Exceptional people come in all shapes and sizes. Old, young, male, female, teacher, parent, friend, colleague – it’s not so much who they are, but what they do that makes them so great. Indispensable to those around them, they leave lasting effects wherever they go, whatever they do.
One such exceptional Calgarian is Jim Button. A man with several different hats, Button is many things to many people: friend, business partner, husband, father, leader, collaborator, teammate, entertainer. For over 20 years, he has helped build the community of Calgary – one business, one event and one organization at a time.
“My philosophy has always been that if you just keep giving, and you don’t really care what the get is, you get back twice as much as you could ever possibly have imagined,” Button says earnestly. “Whatever you give out, you always get more back.”
And give out, he certainly has. Whether it’s by donating 10 per cent of the bottom line of Village Brewery (which he co-founded in 2010) to city causes, the creation of Circle (a travelling food, beer and music carnival), coaching his kids’ soccer teams, serving as Dave Kelly’s “Ed McMahon” during the Dave Kelly Live shows, or running SuperJocks – a sports-based business networking group with over 90 participants for 25 years – Button’s always doing something for others.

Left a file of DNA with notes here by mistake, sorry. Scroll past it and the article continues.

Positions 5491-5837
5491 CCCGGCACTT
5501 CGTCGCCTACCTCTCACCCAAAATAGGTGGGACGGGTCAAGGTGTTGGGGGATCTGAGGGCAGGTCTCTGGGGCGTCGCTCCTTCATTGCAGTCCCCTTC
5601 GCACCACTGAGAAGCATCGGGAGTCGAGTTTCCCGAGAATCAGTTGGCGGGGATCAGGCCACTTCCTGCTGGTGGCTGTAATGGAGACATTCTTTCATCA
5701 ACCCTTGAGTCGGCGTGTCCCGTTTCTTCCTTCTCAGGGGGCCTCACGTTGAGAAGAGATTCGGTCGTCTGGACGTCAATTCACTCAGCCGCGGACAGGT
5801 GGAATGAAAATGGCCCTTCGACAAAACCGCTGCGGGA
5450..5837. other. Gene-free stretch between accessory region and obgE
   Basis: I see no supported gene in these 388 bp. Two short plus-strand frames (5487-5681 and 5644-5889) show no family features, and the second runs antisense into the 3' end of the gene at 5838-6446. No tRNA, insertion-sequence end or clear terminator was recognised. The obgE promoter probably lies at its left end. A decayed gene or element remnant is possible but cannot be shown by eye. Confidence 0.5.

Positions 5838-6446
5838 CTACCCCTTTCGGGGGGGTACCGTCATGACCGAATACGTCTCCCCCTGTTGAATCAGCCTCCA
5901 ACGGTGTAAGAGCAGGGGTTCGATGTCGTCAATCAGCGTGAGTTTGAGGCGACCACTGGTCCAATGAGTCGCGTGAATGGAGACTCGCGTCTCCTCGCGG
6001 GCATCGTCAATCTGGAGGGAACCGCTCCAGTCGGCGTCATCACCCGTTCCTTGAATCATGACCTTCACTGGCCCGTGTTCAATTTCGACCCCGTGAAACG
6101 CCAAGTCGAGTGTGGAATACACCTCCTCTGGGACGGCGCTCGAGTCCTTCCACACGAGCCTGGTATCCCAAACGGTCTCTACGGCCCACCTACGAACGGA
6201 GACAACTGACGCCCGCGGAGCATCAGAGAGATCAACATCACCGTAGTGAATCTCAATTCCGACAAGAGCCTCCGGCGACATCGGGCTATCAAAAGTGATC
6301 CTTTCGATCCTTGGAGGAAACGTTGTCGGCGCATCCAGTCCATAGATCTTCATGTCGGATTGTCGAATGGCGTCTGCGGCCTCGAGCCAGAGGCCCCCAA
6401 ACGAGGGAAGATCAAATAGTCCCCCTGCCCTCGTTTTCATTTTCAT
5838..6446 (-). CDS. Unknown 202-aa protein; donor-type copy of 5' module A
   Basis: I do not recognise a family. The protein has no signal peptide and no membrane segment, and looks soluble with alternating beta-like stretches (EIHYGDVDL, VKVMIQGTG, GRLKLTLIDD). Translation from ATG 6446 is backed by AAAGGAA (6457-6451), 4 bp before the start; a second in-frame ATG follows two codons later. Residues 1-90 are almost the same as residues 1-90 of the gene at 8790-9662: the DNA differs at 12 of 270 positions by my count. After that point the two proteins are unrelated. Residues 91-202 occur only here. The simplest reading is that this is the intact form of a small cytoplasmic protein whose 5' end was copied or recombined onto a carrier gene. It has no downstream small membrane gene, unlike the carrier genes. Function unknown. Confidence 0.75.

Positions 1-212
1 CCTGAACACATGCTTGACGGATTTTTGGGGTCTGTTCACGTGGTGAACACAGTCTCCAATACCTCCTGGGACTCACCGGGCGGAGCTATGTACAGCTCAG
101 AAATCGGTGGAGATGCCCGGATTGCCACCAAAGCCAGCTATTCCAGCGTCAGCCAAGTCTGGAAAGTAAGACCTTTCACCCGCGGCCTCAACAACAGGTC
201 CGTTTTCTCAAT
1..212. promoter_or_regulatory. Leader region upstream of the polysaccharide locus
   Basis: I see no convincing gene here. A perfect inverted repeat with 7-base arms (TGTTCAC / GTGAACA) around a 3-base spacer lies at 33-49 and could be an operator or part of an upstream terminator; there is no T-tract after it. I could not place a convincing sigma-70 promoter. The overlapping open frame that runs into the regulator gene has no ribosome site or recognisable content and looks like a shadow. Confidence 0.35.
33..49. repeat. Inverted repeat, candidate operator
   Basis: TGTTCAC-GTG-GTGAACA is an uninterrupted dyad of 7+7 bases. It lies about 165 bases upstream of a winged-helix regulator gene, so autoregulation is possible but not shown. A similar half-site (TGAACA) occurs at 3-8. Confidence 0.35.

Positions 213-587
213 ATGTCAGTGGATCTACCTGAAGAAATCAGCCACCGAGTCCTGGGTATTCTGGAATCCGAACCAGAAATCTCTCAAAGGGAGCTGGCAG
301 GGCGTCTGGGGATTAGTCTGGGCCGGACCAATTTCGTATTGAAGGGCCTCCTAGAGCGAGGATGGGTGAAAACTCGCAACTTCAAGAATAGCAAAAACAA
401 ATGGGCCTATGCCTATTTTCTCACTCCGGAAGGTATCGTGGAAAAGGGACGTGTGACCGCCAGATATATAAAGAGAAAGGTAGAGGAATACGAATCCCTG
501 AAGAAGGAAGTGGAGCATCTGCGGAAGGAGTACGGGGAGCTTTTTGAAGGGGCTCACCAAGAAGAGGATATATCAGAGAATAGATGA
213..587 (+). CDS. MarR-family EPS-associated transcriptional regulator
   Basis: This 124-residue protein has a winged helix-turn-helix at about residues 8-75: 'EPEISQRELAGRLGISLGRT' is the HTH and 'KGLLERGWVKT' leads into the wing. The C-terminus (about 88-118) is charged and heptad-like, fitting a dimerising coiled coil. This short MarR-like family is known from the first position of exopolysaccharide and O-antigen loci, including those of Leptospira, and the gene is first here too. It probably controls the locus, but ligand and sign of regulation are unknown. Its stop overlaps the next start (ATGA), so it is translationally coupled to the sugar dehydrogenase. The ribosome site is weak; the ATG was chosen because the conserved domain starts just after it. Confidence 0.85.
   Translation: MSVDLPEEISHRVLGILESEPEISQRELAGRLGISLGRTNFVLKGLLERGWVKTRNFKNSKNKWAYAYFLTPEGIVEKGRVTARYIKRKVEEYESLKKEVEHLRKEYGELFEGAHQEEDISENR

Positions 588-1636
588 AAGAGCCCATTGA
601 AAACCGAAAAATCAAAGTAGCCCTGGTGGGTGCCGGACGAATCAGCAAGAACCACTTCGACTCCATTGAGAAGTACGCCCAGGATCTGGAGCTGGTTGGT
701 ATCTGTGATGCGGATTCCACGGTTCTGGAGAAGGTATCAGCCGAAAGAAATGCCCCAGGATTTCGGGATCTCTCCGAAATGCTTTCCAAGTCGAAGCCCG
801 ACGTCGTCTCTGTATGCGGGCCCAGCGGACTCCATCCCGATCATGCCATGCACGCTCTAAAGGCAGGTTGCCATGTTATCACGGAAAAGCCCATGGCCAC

Scaling back the giving is a difficult thing for Button to do, but something he’s coming to terms with these days. This is because he has cancer. Originally diagnosed with renal cell carcinoma (kidney cancer) in the spring of 2014, Button’s kidney was removed in July of the same year in hopes of eradicating the “rat bastard.” A routine monthly checkup in April 2016 revealed the cancer had returned, this time in his lungs. After being told he had a year or two to live, Button began immunotherapy drugs. He also started a blog – gatherwithjim.com – to document his cancer journey.
“There’s another growth in my abdomen,” he reveals matter-of-factly, just home from having spent a week at the hospital in early December 2017 for pancreatitis. “So I’ve got it in the lungs, the pancreas, the adrenal gland and now somewhere in the abdomen.” He started a new immunotherapy drug just before Christmas, his outlook unfailingly positive. “I’m onto the next adventure.”